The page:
New Developments Abroad

June 24, 2008

The dollar is mixed, with drops of 0.6% against the Swiss franc and 0.3% each against the Aussie dollar and euro but with gains of 0.2% against the Canadian dollar and 0.1% each versus sterling and the yen.  The kiwi is unchanged.

Little change overnight in most sovereign bond yields.  The FOMC is expected to announce no change in the 2.0% Federal Funds rate tomorrow following a 2-day meeting that begins today.  A diversity of opinions among policymakers has emerged centered on how aggressively to respond to inflation while growth remains very tenuous.

The ten-year JGB yield slid 1.5 basis points to 1.70% and touched 1.69% during the day versus last week’s high of 1.896%.  Two-year auction results included a bid-cover ratio of just 2.47.

Oil (+0.7% to $1378.63/bbl) and gold (+0.5% to $891.60/oz) are trading somewhat higher.

European stocks have made sharp declines of 1.5% in the Dax and Cac40 and 1.1% in the Ftse.  The Hang Seng fell 1.1%, but China’s CSI 300 climbed 2.2%.  The Nikkei dipped 0.1%.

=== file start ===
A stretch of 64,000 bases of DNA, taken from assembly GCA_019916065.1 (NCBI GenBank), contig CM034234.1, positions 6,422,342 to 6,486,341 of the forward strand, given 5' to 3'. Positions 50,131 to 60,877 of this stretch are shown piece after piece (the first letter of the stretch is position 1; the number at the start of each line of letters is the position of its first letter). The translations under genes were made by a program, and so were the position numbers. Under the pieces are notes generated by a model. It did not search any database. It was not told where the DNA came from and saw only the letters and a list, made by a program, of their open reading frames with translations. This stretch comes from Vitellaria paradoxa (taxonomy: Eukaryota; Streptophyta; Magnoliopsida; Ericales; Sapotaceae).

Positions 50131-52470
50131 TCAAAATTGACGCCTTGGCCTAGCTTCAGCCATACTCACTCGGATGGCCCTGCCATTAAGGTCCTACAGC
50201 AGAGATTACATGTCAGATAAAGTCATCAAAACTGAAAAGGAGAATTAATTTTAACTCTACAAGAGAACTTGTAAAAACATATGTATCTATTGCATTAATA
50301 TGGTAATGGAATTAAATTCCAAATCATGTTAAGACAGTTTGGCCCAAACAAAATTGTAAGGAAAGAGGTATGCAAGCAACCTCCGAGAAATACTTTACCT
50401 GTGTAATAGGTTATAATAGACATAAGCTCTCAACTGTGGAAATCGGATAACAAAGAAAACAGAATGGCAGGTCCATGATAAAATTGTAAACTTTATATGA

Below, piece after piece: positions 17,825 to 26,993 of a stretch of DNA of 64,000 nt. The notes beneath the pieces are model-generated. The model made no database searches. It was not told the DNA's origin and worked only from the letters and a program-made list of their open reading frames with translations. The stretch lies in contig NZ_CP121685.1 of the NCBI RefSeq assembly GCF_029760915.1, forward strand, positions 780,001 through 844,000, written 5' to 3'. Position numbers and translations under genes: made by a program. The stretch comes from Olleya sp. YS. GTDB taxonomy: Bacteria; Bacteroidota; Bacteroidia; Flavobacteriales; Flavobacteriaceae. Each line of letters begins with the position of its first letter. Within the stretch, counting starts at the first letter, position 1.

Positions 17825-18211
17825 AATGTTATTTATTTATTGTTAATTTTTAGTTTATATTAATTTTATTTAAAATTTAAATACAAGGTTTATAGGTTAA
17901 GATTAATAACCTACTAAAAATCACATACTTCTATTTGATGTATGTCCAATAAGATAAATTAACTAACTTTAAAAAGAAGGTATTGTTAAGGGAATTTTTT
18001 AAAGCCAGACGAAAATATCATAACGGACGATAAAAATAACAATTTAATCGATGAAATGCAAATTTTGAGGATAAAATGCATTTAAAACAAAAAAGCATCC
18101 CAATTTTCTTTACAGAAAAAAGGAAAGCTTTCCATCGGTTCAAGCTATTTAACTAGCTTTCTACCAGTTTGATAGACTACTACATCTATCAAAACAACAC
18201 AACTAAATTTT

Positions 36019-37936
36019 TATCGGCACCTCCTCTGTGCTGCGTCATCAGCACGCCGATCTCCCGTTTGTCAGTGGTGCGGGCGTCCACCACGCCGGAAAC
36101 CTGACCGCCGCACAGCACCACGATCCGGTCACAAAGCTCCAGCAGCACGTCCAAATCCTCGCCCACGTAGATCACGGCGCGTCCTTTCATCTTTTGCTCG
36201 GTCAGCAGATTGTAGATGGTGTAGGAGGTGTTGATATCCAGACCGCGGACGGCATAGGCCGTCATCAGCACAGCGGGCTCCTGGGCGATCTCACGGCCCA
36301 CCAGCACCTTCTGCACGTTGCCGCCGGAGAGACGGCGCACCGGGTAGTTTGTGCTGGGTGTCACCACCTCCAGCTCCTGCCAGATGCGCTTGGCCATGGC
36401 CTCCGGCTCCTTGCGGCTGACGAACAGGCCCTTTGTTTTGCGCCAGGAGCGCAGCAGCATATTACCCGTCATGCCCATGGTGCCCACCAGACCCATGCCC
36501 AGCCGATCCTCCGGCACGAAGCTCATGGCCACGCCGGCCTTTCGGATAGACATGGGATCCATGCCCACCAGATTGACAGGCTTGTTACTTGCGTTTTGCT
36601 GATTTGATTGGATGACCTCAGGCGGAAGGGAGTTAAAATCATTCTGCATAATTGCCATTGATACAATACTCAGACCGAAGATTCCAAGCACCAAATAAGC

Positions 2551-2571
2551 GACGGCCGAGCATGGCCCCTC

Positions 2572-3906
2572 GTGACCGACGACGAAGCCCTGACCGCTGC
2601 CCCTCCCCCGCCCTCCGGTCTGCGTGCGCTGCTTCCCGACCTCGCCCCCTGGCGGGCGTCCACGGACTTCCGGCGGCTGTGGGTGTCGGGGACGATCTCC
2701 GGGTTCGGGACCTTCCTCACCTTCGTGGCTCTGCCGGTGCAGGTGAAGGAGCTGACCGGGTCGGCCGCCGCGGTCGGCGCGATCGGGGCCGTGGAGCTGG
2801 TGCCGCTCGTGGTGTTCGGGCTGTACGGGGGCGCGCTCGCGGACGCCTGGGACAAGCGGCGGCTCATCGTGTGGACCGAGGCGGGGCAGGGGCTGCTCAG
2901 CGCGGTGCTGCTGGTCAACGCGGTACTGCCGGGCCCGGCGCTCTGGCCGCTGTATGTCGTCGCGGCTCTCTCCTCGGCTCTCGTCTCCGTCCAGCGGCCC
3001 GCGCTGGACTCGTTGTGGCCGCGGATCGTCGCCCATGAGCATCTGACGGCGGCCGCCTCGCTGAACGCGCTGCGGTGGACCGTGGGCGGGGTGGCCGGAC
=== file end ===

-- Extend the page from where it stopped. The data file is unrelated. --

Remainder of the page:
On the heels of Monday’s disappointing Ezone PMI results came news today of sharp declines in German and Italian consumer sentiment.  Germany’s 3.9 score after 4.7 constitutes a 2-year low.  The Italian index sagged to 100 from 103.2.  French consumer spending, however, jumped by an unexpected 2.0% in May, three times more than forecast on a 5.6% rebound in car purchases.  French business sentiment stayed at 102 in June instead of dropping a point as forecast. Such was at 108 in March, and French housing approvals plunged by 19.9% y/y in March-May and by 10.7% y/y in May alone.

Two vacancies remain on the BOJ policy board after the LDP’s political opposition rejected yet another proposed candidate.

Swiss consumer spending fell to an 17-month low in May.  Denmark reported the weakest reading for its consumer confidence since February 1999.

Russian GDP rose 8.4% y/y in January-May on the strength of oil.

China’s yuan edged up to another new high for the move and shows an annualized gain of 13.6% since end-2007 as midyear fast approaches.

According to data from the British Banking Association, home mortgage approvals sank 56.1% y/y to their lowest level since at least 1997.

U.S. home prices and consumer confidence will be released today.



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